How Oregon's vote-counting could be better

We're all still waiting to see whether the new, hotly 'mandered Sixth Congressional District in Oregon will start off blue or red. As the sun comes up on another week, the Democrat, Andrea Salinas, is ahead of Trumpy Mike Erickson by 4400 votes out of 235,000. The pundits all say it's too close to call.

It would be really helpful if we knew roughly how many votes were left to be counted in the each of the five counties in the district. I'm sure the campaigns have a good idea, and some of the smarter media too, but they're not talking. Salinas has won the small Clackamas County and large Washington County portions of the district, but Erickson has swept Marion, Polk, and Yamhill.

Salinas is ahead by 14,457 in Washington County, 61.4 percent to 37.0 percent. She's ahead in Clackamas by 1859, 54.8 percent to 43.8 percent.

Erickson's lead in Marion, the district's biggest chunk, is 3586, or 50.5 percent to 46.5 percent. In Polk he's ahead 3695, or 53.9 percent to 43.6 percent. And in Yamhill, he's up by 4635, 54.4 percent to 42.8 percent. The Yamhill and Polk portions together are bigger than the Washington portion but smaller than the Marion portion.

Now, if the counties were to post how many ballots they estimate are still to tally, you could extrapolate a final outcome from those numbers. But looking around the various county elections websites, I don't see any such numbers displayed.

Which is too bad. In contrast, in Washington State, the counties all post a running estimate of the number of ballots that they have in hand and are awaiting counting. In Clark County, for example, at the moment we have:

I suspect that the Secretary of State up there has some rules that require that this information be posted at some set intervals after Election Day. Oregon's counterpart, Shemia Fagan, ought to require the same. To me, the public should have that information available as we sit through the ordeal.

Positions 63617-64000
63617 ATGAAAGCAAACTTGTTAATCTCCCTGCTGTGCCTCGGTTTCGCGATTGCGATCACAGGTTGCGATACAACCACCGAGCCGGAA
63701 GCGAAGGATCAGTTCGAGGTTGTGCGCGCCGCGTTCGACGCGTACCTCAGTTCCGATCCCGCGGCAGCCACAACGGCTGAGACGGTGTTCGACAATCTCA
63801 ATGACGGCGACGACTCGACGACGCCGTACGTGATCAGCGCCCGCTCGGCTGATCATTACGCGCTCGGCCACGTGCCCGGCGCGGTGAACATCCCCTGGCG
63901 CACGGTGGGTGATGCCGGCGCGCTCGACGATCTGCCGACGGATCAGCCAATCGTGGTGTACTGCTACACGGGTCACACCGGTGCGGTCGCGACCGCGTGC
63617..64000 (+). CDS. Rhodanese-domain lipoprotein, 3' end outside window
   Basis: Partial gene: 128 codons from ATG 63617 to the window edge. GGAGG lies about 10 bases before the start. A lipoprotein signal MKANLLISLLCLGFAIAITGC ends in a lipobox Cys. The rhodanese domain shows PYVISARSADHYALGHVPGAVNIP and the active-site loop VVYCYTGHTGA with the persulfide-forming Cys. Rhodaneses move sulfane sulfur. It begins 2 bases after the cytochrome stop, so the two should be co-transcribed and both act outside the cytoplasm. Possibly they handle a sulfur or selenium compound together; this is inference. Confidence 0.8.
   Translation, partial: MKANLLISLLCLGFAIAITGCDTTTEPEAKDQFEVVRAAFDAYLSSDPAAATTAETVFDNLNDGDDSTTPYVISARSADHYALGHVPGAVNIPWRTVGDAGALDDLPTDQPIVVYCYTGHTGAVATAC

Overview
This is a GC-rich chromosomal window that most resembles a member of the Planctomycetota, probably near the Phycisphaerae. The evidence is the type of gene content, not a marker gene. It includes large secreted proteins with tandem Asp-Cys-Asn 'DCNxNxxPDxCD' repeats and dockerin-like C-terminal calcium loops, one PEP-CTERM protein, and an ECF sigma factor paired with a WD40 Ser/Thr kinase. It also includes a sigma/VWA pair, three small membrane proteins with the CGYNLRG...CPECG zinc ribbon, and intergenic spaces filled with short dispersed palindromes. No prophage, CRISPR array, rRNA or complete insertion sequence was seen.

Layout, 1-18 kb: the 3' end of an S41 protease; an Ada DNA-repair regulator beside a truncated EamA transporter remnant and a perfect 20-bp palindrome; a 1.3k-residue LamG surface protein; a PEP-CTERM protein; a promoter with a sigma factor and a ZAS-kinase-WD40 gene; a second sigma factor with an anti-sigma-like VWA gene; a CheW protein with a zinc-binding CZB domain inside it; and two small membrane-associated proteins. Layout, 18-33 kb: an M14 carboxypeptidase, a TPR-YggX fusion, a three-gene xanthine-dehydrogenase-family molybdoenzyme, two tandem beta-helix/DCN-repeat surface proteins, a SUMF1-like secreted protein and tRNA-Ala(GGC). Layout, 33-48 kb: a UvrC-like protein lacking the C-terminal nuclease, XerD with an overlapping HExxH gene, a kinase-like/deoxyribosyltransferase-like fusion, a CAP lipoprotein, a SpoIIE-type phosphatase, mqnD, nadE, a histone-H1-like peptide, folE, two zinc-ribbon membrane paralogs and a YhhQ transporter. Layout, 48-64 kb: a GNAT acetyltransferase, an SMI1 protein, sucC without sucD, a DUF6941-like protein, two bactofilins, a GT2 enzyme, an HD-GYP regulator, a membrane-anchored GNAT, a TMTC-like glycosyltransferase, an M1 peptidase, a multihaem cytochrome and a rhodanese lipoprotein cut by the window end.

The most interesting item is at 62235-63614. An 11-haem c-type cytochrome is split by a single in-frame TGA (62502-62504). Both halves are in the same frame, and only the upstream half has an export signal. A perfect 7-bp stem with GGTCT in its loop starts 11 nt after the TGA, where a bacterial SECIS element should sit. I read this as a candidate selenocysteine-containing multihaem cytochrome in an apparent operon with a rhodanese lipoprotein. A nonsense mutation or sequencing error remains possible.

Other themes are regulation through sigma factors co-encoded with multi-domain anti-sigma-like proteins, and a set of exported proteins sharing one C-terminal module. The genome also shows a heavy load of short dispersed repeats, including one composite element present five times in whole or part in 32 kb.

1. Isn't the number of remaining ballots an unknown quantity, now that the mailing deadline has been moved to election day?

  2. Not by Saturday it wasn't. Very, very few will be delivered now. I'm asking for an estimate, not an exact count.

  3. All the votes are optically scanned then fed into a tabulator that is operated by a private company in which the code cannot be inspected because it is propriety. This is a major flaw in all voting systems. It should be illegal, but it does benefit the ruling class to control outcomes.

    1. There are paper ballots to cross check against tabulators.

    2. Sorry, couldn’t edit and accidentally hit publish. You are seriously insinuating that a “ruling class” is controlling election outcomes with a proprietary optical scanner? Wow, that’s some serious delusion my friend.

    3. Go ahead keep believing that there are no bad guys in the world. FTX any one?


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